Kidney function and the risk of heart failure in patients with new-onset atrial fibrillation

Int J Cardiol. 2020 Dec 1;320:101-105. doi: 10.1016/j.ijcard.2020.08.003. Epub 2020 Aug 6.


Aims: Heart failure (HF) is the most common complication of patients with atrial fibrillation (AF), but possible risk factors or health consequences are not well described. Low kidney function is a risk factor for both AF and HF. We evaluated estimated glomerular filtration rate (eGFR) as a predictor of HF in patients with AF, and then quantified the adverse health outcomes associated to incident HF.

Methods and results: This is an observational analysis of 19,662 adults without a previous history of HF who had new-onset AF in Stockholm healthcare (Sweden) during 2007-2011. During a median of 713 (IQR 281-1253) days of follow up, 3342 (16.4%) patients developed HF, with incidence rate of 7.4 per 100-person-years (95% CI 7.2-7.7). In Cox regression, eGFR was linearly associated with subsequent HF risk. Compared to eGFR≥60 ml/min/1.73 m2, patients with eGFR 30-59 and eGFR<30 ml/min/1.73 m2 had 13% (HR 1.13; 95% CI 1.04-1.23) and 53% (HR 1.53; 1.25-1.88) higher risk of HF. Results were consistent across various pre-specified subgroups and after excluding early events. Compared to non-HF, developing HF (as a time-varying exposure) was associated with a 5-fold (HR 5.05; 4.07-6.28) higher risk of subsequent kidney function decline, a 1.5 times higher risk of stroke (HR 1.54; 1.35-1.76), and a doubling in the risk of myocardial infarction (HR 2.21; 1.87-2.62) and death (HR 2.17; 2.01-2.33).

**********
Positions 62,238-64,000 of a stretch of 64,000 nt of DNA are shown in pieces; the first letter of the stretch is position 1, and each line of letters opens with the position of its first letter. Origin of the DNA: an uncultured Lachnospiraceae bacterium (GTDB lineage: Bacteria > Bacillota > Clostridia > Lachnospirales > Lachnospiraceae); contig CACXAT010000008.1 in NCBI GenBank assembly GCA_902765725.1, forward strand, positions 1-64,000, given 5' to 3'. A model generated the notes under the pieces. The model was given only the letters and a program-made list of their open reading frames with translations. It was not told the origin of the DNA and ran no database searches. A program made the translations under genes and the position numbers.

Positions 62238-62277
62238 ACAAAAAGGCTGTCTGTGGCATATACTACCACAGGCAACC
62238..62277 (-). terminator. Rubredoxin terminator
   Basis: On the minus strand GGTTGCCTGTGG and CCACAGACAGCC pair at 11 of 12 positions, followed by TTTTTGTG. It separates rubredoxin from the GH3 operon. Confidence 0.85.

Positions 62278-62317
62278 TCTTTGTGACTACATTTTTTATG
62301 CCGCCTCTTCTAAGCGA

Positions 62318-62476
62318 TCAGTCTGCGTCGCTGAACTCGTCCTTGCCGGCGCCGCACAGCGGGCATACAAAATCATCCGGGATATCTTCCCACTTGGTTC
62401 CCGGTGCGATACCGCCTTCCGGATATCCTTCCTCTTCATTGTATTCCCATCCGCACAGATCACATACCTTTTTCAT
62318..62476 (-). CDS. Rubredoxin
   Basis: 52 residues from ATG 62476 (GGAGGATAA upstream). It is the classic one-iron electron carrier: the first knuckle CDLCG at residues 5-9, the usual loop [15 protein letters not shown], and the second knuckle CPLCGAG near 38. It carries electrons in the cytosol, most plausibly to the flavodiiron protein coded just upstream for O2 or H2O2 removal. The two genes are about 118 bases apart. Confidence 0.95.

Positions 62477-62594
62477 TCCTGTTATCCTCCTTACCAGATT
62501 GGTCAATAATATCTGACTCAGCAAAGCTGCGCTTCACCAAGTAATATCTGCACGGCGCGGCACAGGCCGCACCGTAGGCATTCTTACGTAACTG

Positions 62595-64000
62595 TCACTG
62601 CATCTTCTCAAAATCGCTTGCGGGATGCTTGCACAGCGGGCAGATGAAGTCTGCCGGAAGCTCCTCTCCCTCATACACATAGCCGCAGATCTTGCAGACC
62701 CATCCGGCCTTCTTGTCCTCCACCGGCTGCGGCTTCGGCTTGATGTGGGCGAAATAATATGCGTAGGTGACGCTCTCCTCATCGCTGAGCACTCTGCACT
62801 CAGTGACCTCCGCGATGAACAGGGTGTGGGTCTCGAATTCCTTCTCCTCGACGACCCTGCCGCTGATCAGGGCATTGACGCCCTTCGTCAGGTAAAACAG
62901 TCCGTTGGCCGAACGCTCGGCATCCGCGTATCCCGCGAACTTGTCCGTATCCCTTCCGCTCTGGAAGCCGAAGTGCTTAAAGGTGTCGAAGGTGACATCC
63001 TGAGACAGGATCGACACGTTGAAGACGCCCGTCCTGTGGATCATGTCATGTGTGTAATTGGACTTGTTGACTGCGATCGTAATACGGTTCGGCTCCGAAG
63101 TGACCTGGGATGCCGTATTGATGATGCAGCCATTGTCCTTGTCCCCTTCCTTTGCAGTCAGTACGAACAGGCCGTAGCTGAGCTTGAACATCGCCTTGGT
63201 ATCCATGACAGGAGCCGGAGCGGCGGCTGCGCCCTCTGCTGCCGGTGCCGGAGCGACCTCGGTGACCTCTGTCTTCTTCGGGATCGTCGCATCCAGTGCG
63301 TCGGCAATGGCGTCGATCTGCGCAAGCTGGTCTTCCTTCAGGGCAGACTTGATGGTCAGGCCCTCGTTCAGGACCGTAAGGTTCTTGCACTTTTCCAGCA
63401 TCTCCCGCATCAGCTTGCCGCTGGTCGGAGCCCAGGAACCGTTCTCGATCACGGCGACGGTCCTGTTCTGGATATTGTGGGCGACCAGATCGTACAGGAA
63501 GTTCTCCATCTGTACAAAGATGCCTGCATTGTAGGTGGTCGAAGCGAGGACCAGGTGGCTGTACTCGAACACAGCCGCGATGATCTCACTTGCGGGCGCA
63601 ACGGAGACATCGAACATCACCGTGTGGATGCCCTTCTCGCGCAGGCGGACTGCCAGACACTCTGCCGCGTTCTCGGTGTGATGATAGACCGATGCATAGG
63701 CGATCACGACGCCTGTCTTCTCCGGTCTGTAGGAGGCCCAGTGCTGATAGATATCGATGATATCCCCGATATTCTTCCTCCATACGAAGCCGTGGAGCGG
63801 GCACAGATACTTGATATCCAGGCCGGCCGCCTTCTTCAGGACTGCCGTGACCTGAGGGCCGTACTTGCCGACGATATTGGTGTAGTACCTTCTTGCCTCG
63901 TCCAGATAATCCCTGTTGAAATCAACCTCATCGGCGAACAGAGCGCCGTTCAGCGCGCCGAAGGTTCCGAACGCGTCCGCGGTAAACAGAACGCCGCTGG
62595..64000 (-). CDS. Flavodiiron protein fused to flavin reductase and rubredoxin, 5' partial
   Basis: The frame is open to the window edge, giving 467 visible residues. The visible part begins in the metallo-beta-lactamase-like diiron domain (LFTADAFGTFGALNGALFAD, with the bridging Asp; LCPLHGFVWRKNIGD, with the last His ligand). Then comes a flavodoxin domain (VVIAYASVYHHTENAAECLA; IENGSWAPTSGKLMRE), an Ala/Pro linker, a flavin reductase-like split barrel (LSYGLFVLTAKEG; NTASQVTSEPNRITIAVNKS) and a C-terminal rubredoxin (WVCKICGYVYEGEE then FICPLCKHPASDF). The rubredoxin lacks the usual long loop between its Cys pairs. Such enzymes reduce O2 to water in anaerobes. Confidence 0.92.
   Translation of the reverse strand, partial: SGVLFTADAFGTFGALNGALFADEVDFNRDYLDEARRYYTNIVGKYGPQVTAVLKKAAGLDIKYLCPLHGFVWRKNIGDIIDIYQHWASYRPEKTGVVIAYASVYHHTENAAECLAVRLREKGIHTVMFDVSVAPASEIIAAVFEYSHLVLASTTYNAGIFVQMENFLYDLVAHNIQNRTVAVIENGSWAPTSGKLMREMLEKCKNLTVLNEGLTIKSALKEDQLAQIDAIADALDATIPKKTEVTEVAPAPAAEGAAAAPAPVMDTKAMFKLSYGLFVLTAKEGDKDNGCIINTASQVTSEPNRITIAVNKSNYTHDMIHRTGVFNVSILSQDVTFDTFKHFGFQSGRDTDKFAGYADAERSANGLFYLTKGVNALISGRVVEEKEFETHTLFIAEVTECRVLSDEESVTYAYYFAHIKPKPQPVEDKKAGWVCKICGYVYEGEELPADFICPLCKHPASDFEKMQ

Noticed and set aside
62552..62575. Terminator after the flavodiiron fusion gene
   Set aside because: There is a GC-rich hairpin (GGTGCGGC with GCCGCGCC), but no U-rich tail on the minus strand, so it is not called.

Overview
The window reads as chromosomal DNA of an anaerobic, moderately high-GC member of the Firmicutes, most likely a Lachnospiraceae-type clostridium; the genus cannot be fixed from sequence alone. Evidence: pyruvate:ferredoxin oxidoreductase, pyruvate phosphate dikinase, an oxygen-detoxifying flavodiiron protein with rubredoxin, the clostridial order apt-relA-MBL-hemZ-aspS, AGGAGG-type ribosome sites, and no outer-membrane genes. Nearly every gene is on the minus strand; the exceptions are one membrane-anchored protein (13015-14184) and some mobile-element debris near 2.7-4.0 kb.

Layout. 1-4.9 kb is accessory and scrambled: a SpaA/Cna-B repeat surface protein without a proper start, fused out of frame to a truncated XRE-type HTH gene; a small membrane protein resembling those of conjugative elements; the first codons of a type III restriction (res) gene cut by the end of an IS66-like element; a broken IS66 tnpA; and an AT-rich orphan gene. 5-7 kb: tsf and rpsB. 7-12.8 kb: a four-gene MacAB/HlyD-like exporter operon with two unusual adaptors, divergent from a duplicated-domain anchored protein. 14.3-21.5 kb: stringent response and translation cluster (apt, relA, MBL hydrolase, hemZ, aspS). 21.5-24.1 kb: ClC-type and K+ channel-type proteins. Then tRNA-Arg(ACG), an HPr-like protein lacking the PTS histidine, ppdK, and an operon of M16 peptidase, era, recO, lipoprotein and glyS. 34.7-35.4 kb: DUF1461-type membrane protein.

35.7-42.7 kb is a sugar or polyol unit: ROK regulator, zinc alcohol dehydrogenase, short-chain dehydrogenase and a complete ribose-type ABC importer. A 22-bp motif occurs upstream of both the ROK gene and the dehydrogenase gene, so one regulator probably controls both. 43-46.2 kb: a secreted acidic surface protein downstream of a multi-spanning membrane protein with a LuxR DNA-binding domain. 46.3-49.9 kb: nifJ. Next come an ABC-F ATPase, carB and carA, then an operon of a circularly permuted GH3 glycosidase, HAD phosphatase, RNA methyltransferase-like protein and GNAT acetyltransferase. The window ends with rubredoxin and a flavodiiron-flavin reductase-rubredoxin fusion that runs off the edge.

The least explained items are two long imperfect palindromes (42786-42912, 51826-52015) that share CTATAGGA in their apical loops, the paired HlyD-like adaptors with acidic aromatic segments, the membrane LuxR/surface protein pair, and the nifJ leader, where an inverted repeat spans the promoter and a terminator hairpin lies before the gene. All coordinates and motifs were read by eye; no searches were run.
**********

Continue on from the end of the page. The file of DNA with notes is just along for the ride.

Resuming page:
Conclusion: In patients with AF, low kidney function associates with the risk of HF. Developing HF heightened the subsequent risk of kidney function decline, cardiovascular event and death.

Keywords: Atrial fibrillation; Heart failure; Kidney function; Outcomes.